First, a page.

By 1961 mission offerings had increased to $5,000. enabling us to add the Canadian Council of Churches to our program and to set up a policy for supporting the mission work of the three major denominations to the extent of 21 percent of our mission givings. The next year our mission funds doubled and, as well as increasing our level of support to our old missions, we added several now ones, namely ‑ The Mission to Lepers, Ludhiana Christian Medical College in India and the Crippled Children’s Centre at Severance Hospital, Korea ‑ a11 symbols of excellence in medical treatment, training and evangelism. This increasing support for missions continued and in 1965 Theological Student Bursaries were established at Queen’s, Knox and McMaster. The addition of the West Coast Indian Missions and the Kenora Indian Fellowship Centre added a Canadian flavour to our program and a native chief, Jack Beaver, became Chairman of Missions.

1957 marked the beginning of our Inner City involvement and the annual Wood‑Green Children’s summer visit which has been made possible by the support of many families not associated with Community Church. Initial steps were also taken to organize a pilot project the “Ottawa Valley Project”, later to become the “North Renfrew Family Service Bureau”.

A history of Community Church missions would not be complete without mentioning our summer volunteer program. In 1966 local “Crossroaders”, under the supervision of Reverend Clair Woodbury and his wife Mary were personally involved in building a summer camp in Quebec for French‑speaking Protestant children. Four young people from our congregation have done volunteer work with the Grenfell Labrador Medical Mission and one with the West Coast mission boat. Several others have participated in Camp counselling and Inner City training. Also over the years. Community Church has provided both excellent leadership and generous contributions to Camp Lau‑Ren.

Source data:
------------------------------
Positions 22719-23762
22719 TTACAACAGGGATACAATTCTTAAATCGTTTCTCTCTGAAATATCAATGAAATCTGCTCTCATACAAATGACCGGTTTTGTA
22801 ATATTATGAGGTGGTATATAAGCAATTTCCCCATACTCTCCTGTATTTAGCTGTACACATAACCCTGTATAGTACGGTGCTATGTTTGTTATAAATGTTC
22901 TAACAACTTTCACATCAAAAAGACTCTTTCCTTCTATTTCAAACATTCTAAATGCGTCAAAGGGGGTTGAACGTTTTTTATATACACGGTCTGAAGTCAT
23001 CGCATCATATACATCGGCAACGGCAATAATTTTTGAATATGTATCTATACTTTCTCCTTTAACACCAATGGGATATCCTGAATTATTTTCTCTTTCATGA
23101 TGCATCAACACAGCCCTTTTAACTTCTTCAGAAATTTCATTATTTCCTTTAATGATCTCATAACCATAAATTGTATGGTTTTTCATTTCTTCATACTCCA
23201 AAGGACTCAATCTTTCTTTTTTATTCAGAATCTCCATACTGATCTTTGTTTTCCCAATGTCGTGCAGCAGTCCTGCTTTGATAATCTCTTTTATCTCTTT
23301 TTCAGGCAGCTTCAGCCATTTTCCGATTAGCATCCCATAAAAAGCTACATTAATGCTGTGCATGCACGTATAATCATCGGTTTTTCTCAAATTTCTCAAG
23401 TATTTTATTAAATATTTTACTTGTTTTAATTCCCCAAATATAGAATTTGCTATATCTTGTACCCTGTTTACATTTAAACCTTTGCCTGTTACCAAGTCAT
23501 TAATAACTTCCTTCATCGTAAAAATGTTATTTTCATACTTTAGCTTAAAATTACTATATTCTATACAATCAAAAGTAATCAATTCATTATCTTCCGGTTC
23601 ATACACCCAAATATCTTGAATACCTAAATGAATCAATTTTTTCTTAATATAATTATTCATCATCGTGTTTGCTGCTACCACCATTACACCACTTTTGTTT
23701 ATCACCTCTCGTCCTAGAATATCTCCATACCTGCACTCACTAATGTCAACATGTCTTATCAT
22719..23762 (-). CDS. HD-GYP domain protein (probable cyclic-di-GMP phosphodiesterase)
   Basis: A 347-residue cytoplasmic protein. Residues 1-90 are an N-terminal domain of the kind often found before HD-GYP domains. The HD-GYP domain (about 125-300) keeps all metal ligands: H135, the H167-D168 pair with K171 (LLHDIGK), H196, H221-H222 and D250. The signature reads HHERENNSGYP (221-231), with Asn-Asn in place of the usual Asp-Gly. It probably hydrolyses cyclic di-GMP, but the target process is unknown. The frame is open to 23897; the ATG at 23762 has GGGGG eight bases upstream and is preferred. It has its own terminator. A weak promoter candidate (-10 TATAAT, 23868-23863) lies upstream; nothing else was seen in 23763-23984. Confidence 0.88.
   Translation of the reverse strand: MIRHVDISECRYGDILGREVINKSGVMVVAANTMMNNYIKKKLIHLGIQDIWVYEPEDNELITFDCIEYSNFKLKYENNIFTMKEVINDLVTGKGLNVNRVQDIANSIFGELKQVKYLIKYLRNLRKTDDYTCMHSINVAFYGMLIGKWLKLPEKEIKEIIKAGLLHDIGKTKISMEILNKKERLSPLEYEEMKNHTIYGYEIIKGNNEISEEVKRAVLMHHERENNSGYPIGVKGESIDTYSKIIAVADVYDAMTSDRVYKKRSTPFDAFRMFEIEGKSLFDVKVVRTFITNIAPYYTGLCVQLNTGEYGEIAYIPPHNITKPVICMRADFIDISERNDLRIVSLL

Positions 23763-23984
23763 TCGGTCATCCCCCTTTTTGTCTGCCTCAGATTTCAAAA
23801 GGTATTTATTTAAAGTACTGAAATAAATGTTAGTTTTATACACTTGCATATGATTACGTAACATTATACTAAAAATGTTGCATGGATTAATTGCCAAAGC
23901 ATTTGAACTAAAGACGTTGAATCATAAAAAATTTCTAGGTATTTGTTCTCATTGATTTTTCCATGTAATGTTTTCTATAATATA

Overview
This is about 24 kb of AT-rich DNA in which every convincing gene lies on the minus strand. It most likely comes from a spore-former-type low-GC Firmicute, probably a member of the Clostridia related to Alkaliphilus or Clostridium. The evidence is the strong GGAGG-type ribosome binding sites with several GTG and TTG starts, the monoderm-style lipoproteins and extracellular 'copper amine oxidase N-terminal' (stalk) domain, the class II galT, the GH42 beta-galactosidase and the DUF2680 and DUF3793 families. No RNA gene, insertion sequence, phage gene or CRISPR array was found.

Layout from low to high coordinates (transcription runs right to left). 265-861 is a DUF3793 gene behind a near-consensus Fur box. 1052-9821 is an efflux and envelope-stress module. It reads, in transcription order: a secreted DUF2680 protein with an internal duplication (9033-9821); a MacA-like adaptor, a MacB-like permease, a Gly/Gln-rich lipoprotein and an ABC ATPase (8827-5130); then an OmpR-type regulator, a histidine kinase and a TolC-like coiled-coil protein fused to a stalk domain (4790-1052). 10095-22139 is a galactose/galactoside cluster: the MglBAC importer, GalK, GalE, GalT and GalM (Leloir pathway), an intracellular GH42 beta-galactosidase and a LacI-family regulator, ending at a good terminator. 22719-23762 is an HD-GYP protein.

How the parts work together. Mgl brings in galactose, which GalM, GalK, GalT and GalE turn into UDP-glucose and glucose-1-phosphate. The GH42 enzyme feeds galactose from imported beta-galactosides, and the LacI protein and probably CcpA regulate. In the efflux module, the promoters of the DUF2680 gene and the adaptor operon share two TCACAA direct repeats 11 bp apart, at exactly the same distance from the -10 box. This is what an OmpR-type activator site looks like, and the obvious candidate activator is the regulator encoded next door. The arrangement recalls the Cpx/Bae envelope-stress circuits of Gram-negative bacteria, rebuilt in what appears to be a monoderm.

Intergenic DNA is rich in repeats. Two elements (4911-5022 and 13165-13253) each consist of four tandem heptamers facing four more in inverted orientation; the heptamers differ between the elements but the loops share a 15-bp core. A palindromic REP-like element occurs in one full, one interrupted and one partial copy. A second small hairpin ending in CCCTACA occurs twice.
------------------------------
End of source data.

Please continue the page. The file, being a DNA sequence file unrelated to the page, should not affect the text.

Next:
Our best exercise in missionary education was the memorable Mission Festival in the Fall of 1971 when a11 our missions became a reality and an impact was made on the whole town. The “LOOK‑IN” theme with the “Fish and Eye” symbol attracted 1200 people over the Festival weekend. Who’s Who in missions? You name them, and at some time or other they have been guest speakers at Community Church. People like Dr. Florence Murray, Rev. Bob Lindsey, Jean Collins, Dr. Ted Johnson and many others, all dedicated specialists in their own field of service and with an international reputation, have visited us.

From an initial mission program in 1946, our projects have grown steadily to a total 1977 objective of $26,000. Our ultimate aim for the years ahead is to give to others as much as we spend on ourselves.

Paper and Ink

Our publications over the years have included the New Commentary which appeared for the first time in the late Fifties and continued to go into the homes of the members of the congregation for ten years. After a lapse of a few years Ergo appeared on the scene to bring members and adherents up‑to‑date on Church activities. Booklets for new members outlining the purpose and story of Community Church have been published from time to time to keep it up‑to‑date.

We are Accepted

In 1973 arrangements were made with the Baptist, Presbyterian and United Churches to have a representative attend their Association or Presbytery meetings. The Minister of our Church is now a corresponding member of the Renfrew Presbytery of the United Church of Canada, the Lanark and Renfrew Presbytery of the Presbyterian Church in Canada and the Canada Central Association of the Baptist Convention of Ontario and Quebec.